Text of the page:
BIRD has agreed to fund a National Institute for Health Research Clinical Lectureship, together with the Royal United Hospital. BIRD awarded £24,000 each year for three years to Dr Sarah Tansley, following a selection process. The NIHR Clinical Lectureship is a postdoctoral award that provides a clinical and academic training environment for doctors to establish themselves as independent researchers and leaders. Clinical Lecturers spend half their time in specialist clinical training and half in research or educationalist training.
BIRD awarded £25,597 to Dr Abbie Jordan to research Juvenile idiopathic arthritis. She says “JIA affects a large number of children in the UK and can negatively affect children’s lives. Children with JIA report pain, fatigue, harmful effects on their physical, social and emotional wellbeing as well as disruption to their school experience. School is important as it helps children to develop social, emotional and cognitive skills. While we know that frequent school absence results in poor grades and reduced chances for young people to enter into higher education and later success in the labour market, we don’t know how to support children with JIA to have a positive school experience.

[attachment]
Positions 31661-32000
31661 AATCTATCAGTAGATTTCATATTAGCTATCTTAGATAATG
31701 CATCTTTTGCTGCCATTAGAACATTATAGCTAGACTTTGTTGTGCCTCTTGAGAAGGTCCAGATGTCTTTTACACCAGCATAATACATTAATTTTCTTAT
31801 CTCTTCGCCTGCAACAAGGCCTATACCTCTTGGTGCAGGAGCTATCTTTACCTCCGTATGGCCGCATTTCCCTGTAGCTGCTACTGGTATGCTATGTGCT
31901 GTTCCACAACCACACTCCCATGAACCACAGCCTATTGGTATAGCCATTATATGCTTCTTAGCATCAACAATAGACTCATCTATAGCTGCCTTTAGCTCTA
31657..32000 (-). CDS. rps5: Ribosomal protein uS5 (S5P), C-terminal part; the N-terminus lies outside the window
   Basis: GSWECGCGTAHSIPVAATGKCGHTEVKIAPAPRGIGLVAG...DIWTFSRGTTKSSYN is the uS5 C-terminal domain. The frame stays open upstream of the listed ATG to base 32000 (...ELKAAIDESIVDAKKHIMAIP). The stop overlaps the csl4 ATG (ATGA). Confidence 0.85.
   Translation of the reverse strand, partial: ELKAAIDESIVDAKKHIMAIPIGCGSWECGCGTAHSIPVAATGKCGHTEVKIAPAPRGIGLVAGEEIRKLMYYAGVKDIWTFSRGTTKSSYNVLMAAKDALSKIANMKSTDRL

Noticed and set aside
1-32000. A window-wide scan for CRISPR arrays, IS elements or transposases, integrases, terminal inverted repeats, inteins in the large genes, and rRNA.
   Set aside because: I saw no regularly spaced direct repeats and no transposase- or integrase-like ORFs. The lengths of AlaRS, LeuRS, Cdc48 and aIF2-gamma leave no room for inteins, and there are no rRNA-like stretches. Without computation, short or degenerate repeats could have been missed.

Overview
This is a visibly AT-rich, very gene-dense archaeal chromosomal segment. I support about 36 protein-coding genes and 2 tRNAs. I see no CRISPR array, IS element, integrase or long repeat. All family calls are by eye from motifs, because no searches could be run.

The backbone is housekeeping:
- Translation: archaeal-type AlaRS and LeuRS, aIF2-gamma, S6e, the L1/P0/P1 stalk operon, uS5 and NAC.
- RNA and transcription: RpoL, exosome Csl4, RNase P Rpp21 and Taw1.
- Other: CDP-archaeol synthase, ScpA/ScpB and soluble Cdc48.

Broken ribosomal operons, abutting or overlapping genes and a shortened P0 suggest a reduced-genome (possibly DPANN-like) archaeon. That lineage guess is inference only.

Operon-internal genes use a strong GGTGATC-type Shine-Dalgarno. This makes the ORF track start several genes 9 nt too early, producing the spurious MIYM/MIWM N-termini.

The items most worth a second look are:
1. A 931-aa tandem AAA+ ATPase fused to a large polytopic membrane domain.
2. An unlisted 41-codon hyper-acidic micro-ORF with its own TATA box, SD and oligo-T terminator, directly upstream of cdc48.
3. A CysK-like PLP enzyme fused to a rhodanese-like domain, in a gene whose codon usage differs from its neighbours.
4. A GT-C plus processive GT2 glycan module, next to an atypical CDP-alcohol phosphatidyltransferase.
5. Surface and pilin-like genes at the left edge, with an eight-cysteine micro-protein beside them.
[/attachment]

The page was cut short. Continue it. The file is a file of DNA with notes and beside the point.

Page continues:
“This study will provide a detailed account of the challenges that children with JIA face engaging with primary school and what support they need. To accomplish this, we will use child-friendly interviews and drawings to explore the barriers to school engagement for ten children (8-12years) with JIA. We will also consult fifty teaching staff who have supported a child with JIA in schools about their experiences, to identify the types of support that teachers need. Study findings will be used to develop support programmes for a primary school setting to enable children with JIA to have a positive school experience.”
BIRD awarded £5,630 towards this large project, for conference and training costs. It is due to start in October 2019. Dr McGrogan said, “Very little is known about the effects of medications prescribed during pregnancy as this research is difficult to carry out.